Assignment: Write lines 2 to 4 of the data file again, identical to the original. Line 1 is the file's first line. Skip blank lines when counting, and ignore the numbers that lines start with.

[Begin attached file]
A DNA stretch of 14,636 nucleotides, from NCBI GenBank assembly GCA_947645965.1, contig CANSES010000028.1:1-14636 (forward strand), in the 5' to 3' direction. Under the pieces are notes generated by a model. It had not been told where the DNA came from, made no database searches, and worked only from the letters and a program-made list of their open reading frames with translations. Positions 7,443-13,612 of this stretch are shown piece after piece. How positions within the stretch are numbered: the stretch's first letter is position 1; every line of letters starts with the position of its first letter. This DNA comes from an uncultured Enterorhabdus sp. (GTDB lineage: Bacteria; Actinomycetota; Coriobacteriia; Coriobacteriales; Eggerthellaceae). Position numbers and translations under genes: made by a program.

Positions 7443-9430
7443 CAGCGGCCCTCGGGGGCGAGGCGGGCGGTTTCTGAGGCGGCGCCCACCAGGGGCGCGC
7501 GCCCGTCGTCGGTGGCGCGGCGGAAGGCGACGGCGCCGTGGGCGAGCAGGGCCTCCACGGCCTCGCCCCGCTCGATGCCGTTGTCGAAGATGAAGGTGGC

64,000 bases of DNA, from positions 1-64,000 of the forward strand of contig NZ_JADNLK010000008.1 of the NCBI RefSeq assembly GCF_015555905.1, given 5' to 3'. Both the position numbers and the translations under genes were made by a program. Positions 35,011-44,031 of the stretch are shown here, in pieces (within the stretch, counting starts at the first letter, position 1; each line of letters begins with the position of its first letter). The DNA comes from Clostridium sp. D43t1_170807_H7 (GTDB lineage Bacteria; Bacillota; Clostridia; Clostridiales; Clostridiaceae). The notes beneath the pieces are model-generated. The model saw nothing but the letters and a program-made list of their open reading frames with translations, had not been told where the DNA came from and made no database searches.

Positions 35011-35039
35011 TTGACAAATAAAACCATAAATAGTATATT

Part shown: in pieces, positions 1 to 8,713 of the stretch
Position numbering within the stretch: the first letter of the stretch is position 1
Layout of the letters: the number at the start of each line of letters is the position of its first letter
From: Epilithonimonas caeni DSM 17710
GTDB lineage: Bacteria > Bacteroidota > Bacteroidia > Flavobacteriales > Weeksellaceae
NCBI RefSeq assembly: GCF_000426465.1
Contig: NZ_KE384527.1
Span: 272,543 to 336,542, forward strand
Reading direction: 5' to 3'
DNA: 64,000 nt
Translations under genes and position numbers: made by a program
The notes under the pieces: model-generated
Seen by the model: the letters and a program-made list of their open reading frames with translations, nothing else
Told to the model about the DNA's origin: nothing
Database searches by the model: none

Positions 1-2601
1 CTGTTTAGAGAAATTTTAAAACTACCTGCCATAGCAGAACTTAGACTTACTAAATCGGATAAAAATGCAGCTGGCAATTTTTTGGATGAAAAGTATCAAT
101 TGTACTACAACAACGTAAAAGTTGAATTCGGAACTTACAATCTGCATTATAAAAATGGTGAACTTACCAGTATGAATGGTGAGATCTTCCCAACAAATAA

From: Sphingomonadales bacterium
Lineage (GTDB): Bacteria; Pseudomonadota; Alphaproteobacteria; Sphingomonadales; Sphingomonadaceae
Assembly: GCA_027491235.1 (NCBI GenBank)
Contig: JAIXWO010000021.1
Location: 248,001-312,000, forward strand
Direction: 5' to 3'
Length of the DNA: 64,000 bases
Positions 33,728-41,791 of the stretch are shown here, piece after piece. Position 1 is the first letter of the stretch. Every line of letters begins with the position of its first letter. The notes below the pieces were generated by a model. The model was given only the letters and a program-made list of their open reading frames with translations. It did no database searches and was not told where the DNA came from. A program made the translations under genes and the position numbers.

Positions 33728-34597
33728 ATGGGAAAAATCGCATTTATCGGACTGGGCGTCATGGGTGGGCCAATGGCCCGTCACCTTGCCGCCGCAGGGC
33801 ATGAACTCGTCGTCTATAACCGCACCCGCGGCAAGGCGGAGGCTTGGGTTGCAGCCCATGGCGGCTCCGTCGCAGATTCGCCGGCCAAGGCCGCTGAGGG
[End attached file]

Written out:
Positions 7443-9430
7443 CAGCGGCCCTCGGGGGCGAGGCGGGCGGTTTCTGAGGCGGCGCCCACCAGGGGCGCGC
7501 GCCCGTCGTCGGTGGCGCGGCGGAAGGCGACGGCGCCGTGGGCGAGCAGGGCCTCCACGGCCTCGCCCCGCTCGATGCCGTTGTCGAAGATGAAGGTGGC